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I have a performance-intensive iPhone game I would like to add sounds to. There seem to be about three main choices: (1) AVAudioPlayer, (2) Audio Queues and (3) OpenAL. I’d hate to write pages of low-level code just to play a sample, so that I would like to use AVAudioPlayer. The problem is that it seems to kill the performace – I’ve done a simple measuring using CFAbsoluteTimeGetCurrent and the play message seems to take somewhere from 9 to 30 ms to finish. That’s quite miserable, considering that 25 ms == 40 fps.

Of course there is the prepareToPlay method that should speed things up. That’s why I wrote a simple class that keeps several AVAudioPlayers at its disposal, prepares them beforehand and then plays the sample using the prepared player. No cigar, still it takes the ~20 ms I mentioned above.

Such performance is unusable for games, so what do you use to play sounds with a decent performance on iPhone? Am I doing something wrong with the AVAudioPlayer? Do you play sounds with Audio Queues? (I’ve written something akin to AVAudioPlayer before 2.2 came out and I would love to spare that experience.) Do you use OpenAL? If yes, is there a simple way to play sounds with OpenAL, or do you have to write pages of code?

Update: Yes, playing sounds with OpenAL is fairly simple.

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What sound format do you use for Finch? I tried a 16-bit, 44.1kHz, PCM (uncompressed), .caf file and just got a hiss when I played the sound. – willc2 Jul 3 '09 at 14:31
It turns out OpenAL wants little-endian data. The converter app I use, only saves big-endian. Switched to afconvert until I can write a drag & drop converter. – willc2 Jul 3 '09 at 18:52
Does finch buffer audio files or should we explicitly buffer it. – ichathan Jul 13 '12 at 4:48
The whole audio buffer is sent to OpenAL before playing, so I think there’s little point in buffering on the calling side. – zoul Jul 13 '12 at 6:37
Are you sure you didn't mean ~200 ms? 20 ms is a very short amount and certainly good enough for game sounds... – Jocko Homo May 29 '13 at 18:29
up vote 8 down vote accepted

AVAudioPlayer is very marginal for game audio. Tackling AudioQueue or OpenAL by adapting one of the examples is definitely the way to go. latency is much more controllable that way.

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AVAudioPlayer has improved greatly since 2009. – John Fricker Jan 31 '11 at 16:32
That's good to know. It's a lot easier to use, for sure. – Mark Bessey Jan 31 '11 at 21:57

If you're calling play on the main thread, try running it on a separate thread. What I ended up doing is:

#include <dispatch/dispatch.h>

dispatch_queue_t playQueue = dispatch_queue_create("com.example.playqueue", NULL);

AVAudioPlayer* player = ...
dispatch_async(playQueue, ^{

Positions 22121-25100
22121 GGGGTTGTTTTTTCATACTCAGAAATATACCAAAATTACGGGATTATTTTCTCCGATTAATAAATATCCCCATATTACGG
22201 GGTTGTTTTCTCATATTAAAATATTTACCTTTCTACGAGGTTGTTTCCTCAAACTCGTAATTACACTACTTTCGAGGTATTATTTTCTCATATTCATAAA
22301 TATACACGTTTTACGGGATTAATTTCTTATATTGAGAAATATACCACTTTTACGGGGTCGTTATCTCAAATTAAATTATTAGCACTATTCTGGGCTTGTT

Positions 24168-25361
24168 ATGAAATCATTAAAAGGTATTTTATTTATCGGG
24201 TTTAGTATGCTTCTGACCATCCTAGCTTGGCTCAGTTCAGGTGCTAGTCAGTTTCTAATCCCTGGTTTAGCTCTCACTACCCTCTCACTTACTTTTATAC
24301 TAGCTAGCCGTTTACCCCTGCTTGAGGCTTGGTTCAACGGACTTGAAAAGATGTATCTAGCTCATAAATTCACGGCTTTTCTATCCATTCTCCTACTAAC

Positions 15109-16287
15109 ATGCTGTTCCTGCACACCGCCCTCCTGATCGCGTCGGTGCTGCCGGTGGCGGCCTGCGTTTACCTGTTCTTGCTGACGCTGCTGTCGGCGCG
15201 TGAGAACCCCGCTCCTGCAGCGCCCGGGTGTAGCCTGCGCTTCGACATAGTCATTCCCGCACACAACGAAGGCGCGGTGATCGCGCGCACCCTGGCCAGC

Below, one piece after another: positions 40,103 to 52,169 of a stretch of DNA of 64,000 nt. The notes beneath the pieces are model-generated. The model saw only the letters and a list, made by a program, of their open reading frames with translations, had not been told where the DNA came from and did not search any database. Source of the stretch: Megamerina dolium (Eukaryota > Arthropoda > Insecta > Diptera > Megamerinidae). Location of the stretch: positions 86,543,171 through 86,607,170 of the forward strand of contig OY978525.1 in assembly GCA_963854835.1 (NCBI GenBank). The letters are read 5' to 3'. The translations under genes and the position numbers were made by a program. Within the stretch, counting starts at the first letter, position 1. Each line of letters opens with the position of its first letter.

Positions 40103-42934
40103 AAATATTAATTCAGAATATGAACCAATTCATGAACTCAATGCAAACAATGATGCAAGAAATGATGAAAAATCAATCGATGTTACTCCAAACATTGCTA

[player play];

which fixed the worst of the framerate stuttering I was experiencing.

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I use OpenAL and the classes that came with the CrashLanding sample code. It's worked fine so far to play samples and play looped music all at the same time. I'm currently learning how to release the memory I've allocated for a sound (.wav file) when, for example, I want to play some intro music just once.

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I am scared of the audio code in Crash Landing, that’s why I was looking for an alternative. Wrapping up a simple OpenAL class was pretty easy after all – you can take a look at the code I wrote and see if it fits better than the sound engine from Crash Landing. – zoul Jun 30 '09 at 13:23

Use CocosDenshion – it’s free, easy, and works. It wraps AVAudioPlayer for background tracks and OpenAL for sounds.

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Do you want to check the buffering with the implementation you're using? It might be somehow related to the 20ms delay you're experiencing. i.e., try to play around with the buffer size.

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What kind of buffering? (Sorry if the question is not clear.) I’m currently using vanilla AVAudioPlayer, just with a wrapper that keeps several players at hand and each time some of them finishes, the wrapper calls the prepareToPlay method. – zoul Jun 12 '09 at 14:48
At some point, the audio data should be read into a buffer in order to be played out, look for that and try to adjust the buffer size. – Suvesh Pratapa Jun 12 '09 at 14:51
I just checked the API, and when you're initializing and you use initWithData, try to designate a memory buffer large enough. – Suvesh Pratapa Jun 12 '09 at 14:54
Ah-ha. I don’t think AVAudioPlayer lets you do that. The buffer size is most probably autodetected with respect to the data format and the first buffer is primed as you call prepareToPlay. – zoul Jun 12 '09 at 14:59
Hmm. That's a bad way of doing it if you're streaming the audio. Sorry I can't help you then. Wait for another response or try a different approach. An OpenAL treatment of the problem is here: gehacktes.net/2009/03/… – Suvesh Pratapa Jun 12 '09 at 15:10

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